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Minnesota: New Increased Liability for Misclassifying Workers as Independent Contractors

Effective July 1, 2024 all employers risk significantly increased penalties for misclassifying employees as independent contractors.

Under the new law, all employers are subject to liability for: 

  1. failing to classify, represent, or treat an individual as an employee under local, state, or federal law; 
  2. failing to report or disclose a person as an employee to any local, state, or federal government agency when required; or 
  3. requiring an individual who is an employee to enter into an agreement or complete any document that misclassifies an individual as an independent contractor.

Employers may face penalties of up to $10,000 for each individual violation. As an example, if 100 employees were misclassified as independent contractors, the Department of Labor and Industry (DOLI) could issue a fine of up to $1,000,000 to the employer for the misclassifications. If the employer also failed to report the individuals as employees to a state agency, such as to the unemployment insurance division, it could face additional penalties. Individual owners, officers, or agents who knowingly or repeatedly engage in any of the prohibited activities may also be held liable.

As a remedy for misclassification, DOLI may order the employer to pay compensatory damages to each affected worker in the form of: minimum wage, overtime, shift differentials, vacation pay, sick pay, health insurance, life and disability insurance, retirement plans, savings plans and other employment benefits, as well as employer contributions to unemployment, Social Security, and Medicare.

New York: State Budget Creates New Obligations for Employers

Effective June 19, 2024: Paid Nursing Breaks

Employers are now required to provide 30 minutes of paid break time for expressing milk for a nursing employee’s child. This is in addition to any paid breaks or unpaid meal breaks an employee may already have available for expressing milk during work hours. Employees may exercise their rights under this law for up to 3 years following childbirth.

Effective January 1, 2025: Paid Prenatal Leave

Employers will be required to provide 20 hours of paid prenatal leave each year to employees during their pregnancy for pregnancy-related healthcare services, which include physical examinations, medical procedures, monitoring and testing, and discussions with a healthcare provider related to the pregnancy. Paid prenatal leave is separate from existing requirements under the state’s paid sick leave law. There is no waiting period for using time for paid prenatal leave.

Effective July 31, 2025: Covid-19 Paid Sick Leave Law will Sunset

The law, originally enacted in March 2020, never contained an expiration date. The approved budget provides a sunset date of July 31, 2025, at which time the law will be deemed repealed.

Colorado: Employers Restricted from Requesting Age-Related Information from Applicants

As of July 1, 2024, the Job Application Fairness Act (JAFA) bars Colorado employers from requesting or requiring that job applicants provide information related to “age, date of birth, or dates of attendance at or graduation from an educational institution” on initial employment applications.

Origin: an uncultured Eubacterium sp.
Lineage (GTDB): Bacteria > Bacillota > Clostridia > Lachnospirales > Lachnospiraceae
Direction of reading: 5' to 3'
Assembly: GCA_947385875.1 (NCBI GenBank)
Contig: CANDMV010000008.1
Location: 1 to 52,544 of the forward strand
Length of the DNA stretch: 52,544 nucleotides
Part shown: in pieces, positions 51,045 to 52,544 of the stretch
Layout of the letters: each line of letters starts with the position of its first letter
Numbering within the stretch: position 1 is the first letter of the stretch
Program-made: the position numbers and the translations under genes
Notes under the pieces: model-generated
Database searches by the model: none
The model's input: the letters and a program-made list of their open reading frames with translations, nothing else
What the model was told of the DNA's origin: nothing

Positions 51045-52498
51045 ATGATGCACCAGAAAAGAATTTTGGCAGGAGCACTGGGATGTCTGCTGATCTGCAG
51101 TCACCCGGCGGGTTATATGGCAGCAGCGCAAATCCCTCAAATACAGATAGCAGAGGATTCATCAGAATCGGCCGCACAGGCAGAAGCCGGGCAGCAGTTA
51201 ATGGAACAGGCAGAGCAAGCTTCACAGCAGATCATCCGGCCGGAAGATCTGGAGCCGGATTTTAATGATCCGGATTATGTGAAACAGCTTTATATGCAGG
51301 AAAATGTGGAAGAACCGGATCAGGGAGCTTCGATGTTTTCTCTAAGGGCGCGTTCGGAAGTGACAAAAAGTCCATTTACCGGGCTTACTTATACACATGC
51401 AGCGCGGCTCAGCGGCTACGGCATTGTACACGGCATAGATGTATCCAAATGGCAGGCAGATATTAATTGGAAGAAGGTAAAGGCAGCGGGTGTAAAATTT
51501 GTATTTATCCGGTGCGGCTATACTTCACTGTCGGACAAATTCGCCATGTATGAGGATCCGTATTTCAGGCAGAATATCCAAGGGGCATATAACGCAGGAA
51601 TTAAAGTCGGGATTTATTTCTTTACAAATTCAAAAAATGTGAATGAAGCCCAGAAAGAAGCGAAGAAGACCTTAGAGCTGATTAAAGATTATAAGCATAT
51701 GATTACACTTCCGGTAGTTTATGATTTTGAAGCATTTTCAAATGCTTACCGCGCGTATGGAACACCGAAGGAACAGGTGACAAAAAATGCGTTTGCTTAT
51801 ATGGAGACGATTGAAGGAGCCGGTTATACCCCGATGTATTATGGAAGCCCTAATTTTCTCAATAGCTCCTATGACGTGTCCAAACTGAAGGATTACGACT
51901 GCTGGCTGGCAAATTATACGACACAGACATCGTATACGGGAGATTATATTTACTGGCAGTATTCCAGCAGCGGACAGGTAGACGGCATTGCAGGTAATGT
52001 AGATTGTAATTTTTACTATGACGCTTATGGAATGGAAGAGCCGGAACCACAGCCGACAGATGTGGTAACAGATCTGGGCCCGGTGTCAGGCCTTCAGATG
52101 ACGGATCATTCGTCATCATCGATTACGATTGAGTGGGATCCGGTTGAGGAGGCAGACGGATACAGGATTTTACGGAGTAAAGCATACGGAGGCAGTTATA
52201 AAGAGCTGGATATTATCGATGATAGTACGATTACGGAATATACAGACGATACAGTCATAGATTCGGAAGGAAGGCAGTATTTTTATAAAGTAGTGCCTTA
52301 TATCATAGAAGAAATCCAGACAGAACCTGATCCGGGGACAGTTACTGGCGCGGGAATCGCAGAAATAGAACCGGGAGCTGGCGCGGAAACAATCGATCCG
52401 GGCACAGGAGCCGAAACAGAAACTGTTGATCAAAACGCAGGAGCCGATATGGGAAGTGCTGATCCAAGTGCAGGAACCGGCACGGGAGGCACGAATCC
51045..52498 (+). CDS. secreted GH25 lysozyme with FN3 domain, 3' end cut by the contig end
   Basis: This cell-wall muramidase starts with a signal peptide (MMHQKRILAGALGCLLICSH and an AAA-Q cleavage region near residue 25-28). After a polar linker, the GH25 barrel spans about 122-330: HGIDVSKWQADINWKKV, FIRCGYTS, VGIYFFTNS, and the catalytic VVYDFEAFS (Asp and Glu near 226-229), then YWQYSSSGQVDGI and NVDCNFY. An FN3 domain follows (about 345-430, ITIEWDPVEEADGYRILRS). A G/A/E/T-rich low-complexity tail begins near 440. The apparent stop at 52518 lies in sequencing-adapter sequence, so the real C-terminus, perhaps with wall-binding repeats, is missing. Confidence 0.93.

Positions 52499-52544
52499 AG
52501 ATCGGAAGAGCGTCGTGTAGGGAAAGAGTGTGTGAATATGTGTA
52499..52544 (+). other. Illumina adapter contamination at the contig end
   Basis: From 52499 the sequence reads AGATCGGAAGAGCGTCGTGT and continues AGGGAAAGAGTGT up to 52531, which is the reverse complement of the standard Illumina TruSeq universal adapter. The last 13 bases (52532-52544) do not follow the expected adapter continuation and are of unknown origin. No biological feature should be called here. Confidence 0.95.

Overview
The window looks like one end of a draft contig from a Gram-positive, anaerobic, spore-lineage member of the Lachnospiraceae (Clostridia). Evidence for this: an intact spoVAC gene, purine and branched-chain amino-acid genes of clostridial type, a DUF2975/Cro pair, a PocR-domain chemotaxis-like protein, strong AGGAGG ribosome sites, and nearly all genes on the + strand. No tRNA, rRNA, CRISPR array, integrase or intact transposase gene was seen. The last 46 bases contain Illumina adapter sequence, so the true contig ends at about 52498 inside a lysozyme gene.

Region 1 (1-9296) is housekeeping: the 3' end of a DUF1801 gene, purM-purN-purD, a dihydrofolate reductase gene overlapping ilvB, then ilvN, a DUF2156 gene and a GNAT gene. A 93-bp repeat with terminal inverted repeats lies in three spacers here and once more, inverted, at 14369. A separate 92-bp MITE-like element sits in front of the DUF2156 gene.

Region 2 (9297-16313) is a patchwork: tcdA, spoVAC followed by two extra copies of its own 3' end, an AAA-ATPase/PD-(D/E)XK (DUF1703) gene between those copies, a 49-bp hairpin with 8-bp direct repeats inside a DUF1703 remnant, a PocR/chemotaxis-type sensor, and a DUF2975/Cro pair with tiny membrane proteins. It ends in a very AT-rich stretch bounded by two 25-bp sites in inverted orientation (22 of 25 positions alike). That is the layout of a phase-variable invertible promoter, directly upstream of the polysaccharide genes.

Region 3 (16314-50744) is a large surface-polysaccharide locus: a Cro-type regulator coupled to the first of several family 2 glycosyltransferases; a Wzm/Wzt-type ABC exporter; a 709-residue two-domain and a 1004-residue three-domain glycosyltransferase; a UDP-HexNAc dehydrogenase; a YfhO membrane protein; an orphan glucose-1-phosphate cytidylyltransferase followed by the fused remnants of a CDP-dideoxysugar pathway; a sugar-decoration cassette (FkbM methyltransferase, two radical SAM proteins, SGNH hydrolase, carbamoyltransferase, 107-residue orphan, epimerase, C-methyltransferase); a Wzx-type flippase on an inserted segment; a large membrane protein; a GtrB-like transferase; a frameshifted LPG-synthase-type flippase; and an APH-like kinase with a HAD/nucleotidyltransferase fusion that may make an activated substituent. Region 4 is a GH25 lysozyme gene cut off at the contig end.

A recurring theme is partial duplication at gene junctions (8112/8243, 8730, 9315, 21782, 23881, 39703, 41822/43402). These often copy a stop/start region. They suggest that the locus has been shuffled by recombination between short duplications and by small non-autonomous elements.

If a position requires certification or transcripts, an employer may require copies of such information “at the time of an initial employment application,” but employers must notify applicants that they may redact information identifying age, date of birth, and/or dates of attendance at or graduation from an educational institution.

JAFA also allows employers to request that applicants verify compliance with age requirements that are required by: 

  1. “a bona fide occupational qualification pertaining to public or occupational safety,” 
  2. “a federal law or regulation,” or 
  3. “a state or local law or regulation based on a bona fide occupational qualification.” 

Such verification requests may not require disclosure of an individual’s specific age, date of birth, or dates of attendance at or graduation from an educational institution on an initial employment application.

Penalties for violations of JAFA increase with each subsequent violation. For purposes of assessing penalties, “each distinct job posting violating [the statute] constitutes a separate violation.”

Illinois: Pay Transparency Law Enacted

Beginning January 1, 2025, the newly amended Illinois Equal Pay Act of 2003 will require employers with at least 15 employees to include in job postings the “pay scale and benefits” meaning “the wage or salary, or wage or salary range, and a general description of the benefits and other compensation… that the employer reasonably expects in good faith to offer for the position.”

The law applies to positions that “will be physically performed, at least in part, in Illinois” or will be performed outside the state but the “employee reports to a supervisor, office, or other work site in Illinois.” 

The new law defines “benefits and other compensation” to include but not be limited to “bonuses, stock options, or other incentives.” Pay scales are to be set by reference to “any applicable pay scale, the previously determined range for the position, the previously determined range for the position, the actual range of others currently holding equivalent positions, or the budgeted amount for the position, as applicable.”